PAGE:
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  1. A human tragedy and travesty: An armed wanna-be cop shot dead a 19 year old young man who was on a walk in the rain. Being stalked, the young man kicked the living daylights out of the armed wanna-be cop. Who then, in turn, shot the youngster dead in self-defense. Call it what you like, it doesn't change the outcome.
    Carmine D

  2. Hmm, had Zimmerman not followed Martin none of this might have happened. Boy, that sounds suspiciously like "if she hadn't gone to the bar wearing skimpy clothing and flirting with strangers....she might not have gotten raped".

    Let's analyze the sequence of events that even Mr. Blow hypothesizes above:

    1. Martin walking in the rain - no crime
    2. Zimmerman follows him - no crime
    3. One of the two approaches the other - no crime
    4. Zimmerman asks Martin what he's doing - no crime
    5. Martin punches Zimmerman - CRIME

    It can not be argued that Martin acted in self defense at this point, even though Mr. Blow tries to ask that very question. As we have seen with a local case here in Las Vegas, punching someone who follows and/or verbally accosts you is NOT a valid self defense claim.

    The evidence makes it pretty clear that Martin did punch Zimmerman in the nose. Once that is established, the key thing to remember is that Zimmerman does not have to prove his innocence. The prosecution has to prove his guilt beyond a reasonable doubt.

    So the standard isn't that the defense has to convince the jury that Zimmerman shot in self defense, all the defense has to do is establish a reasonable doubt on the matter.

    Unless something really surprising turns up in the rest of the trial, the fact that Martin injured Zimmerman pretty much establishes the reasonable possibility that Zimmerman acted in self defense to the standards of the law. As a result, if the jury were to find Zimmerman guilty, it is likely that the judge will be forced to set aside the verdict as a matter of law.

    Since testimony is far from over in the trial, it's premature to make any pronouncements....but with what's been presented so far by the prosecution they've pretty much established reasonable doubt already before the defense calls their first witness.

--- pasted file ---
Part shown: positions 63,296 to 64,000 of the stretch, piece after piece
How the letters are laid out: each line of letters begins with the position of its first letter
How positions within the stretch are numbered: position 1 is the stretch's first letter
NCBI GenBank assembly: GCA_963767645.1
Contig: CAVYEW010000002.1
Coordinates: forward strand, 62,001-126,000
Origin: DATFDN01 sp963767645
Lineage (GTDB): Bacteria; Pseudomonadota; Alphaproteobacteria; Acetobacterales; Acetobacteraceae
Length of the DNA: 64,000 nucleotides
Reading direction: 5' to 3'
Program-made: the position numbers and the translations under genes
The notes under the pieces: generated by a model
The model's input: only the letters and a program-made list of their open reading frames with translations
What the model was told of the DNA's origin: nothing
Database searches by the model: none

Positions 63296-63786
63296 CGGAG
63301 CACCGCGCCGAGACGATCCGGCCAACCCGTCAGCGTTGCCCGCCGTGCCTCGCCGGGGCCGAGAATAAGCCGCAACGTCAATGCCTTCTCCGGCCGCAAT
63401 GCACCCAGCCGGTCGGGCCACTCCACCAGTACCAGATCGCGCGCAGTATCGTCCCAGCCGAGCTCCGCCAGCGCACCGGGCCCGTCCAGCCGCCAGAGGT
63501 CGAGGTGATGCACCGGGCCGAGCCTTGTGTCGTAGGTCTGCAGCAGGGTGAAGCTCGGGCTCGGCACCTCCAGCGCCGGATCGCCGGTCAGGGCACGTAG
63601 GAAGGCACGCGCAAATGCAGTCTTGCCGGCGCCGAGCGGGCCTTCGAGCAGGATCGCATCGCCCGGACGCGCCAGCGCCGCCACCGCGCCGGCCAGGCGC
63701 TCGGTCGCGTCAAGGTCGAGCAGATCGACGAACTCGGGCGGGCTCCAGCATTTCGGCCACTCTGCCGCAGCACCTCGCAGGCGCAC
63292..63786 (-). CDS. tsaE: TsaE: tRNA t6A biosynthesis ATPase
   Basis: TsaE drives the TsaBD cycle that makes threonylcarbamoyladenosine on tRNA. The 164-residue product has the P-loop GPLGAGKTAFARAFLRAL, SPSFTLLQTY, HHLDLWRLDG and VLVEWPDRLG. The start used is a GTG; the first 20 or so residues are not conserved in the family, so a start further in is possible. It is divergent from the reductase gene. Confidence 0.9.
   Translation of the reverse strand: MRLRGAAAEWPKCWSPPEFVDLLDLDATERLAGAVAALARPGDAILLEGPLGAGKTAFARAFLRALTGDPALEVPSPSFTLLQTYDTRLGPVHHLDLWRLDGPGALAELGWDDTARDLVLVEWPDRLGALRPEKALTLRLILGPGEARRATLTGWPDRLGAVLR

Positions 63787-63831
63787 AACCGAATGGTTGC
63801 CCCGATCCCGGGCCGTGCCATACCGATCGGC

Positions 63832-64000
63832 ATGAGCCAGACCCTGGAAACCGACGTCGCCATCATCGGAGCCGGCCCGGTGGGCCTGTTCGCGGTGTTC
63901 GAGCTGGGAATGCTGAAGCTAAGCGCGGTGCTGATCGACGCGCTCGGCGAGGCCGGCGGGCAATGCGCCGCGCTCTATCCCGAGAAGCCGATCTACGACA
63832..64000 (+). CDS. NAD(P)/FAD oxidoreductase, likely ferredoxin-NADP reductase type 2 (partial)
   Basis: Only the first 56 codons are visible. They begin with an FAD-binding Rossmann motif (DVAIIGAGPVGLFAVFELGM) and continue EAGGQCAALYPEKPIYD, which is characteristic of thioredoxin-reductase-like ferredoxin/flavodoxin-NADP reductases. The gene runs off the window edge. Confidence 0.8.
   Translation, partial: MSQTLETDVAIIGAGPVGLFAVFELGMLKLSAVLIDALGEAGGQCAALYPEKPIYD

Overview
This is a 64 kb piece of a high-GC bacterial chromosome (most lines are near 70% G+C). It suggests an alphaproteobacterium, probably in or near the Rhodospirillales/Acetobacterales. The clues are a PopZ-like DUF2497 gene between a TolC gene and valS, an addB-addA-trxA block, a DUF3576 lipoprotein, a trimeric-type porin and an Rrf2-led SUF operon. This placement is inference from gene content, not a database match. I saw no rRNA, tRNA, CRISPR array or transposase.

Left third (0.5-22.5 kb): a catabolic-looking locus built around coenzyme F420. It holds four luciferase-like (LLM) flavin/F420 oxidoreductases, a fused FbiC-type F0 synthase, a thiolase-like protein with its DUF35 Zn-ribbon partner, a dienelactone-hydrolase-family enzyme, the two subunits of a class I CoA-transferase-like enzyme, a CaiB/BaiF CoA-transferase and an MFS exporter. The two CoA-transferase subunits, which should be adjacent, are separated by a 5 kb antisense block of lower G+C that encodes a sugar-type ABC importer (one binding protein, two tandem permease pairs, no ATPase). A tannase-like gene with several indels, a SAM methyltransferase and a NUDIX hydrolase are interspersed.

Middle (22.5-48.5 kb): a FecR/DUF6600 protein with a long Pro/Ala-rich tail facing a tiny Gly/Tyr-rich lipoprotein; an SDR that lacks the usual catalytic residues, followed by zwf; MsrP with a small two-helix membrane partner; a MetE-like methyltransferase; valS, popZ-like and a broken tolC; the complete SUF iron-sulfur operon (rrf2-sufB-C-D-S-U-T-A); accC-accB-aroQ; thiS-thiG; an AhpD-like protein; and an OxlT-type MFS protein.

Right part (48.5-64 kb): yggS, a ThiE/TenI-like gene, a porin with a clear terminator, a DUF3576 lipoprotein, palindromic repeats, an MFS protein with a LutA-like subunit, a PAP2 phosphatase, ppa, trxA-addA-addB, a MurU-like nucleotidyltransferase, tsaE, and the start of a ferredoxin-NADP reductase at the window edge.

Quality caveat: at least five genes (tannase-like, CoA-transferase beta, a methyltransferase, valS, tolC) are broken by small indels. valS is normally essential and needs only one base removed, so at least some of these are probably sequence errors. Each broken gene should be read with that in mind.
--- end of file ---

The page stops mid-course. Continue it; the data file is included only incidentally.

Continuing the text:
3. "Hmm, had Zimmerman not followed Martin none of this might have happened."

    Zimmerman and all neighborhood watchers are told not to pursue, but report and let the professionals handle the situation and matter. The problem was the wanna-be armed cop called wolf so often, the pros shrugged him off. He took matters into his own hands and WILL suffer the consequences for his actions. Sadly these will never match the wrong he did which he will live with for the rest of his natural life.

    Carmine D

  4. Watching the Zimmerman trial, the defense attorney asked a former professor of Zimmerman about the doctrine of "stand your ground." Asked if a person has to wait until near dead to use deadly force, the professor said I urge against it. Zimmerman laughed out loud. It was funny to him! It was a joke to him. On trial for murder of a 17 year old, with friends and family of the deceased in the court room, and the defendant laughs! Shame on him.

    Carmine D

  5. Whoa, this matter is more than it seems, and the general public is owning it racially.

    Buy on the rumor, sell on the news, this story is made for TV, but not as you would think. This is a story that raises to the level of "the tail wagging the dog" and a long tail it is with the POTUS smack in the middle of it.

    The POTUS could have done the right thing by allowing the law to work in FL. but he had to get involved, appointing judicial muscle, to see to it that the flames of race could envelop these two groups- Blacks/Hispanics.

    The Republican media's portrayal of these two fellas characters' give a false image for the public to ponder, who side should I take in this matter. When the real issue has nothing to do with the loss of life, gun rights, or even race.

    This is a red herring ,if there ever was one to be had, a political football for monkeys to play with. The only reason this drama was presented with such fervor was to split the minority vote and the PBHO could lose.

    The real joke is that the PBHO bought into it and got involved siding with one group who incidentally is wrong, yet the lack of political prowess by the other group left the pundits in bewilderment, speechless to say a word of this emperor without cloths (POTUS without merit) issue.

    I suppose our American spring is just around the corner and this might just be the fuse.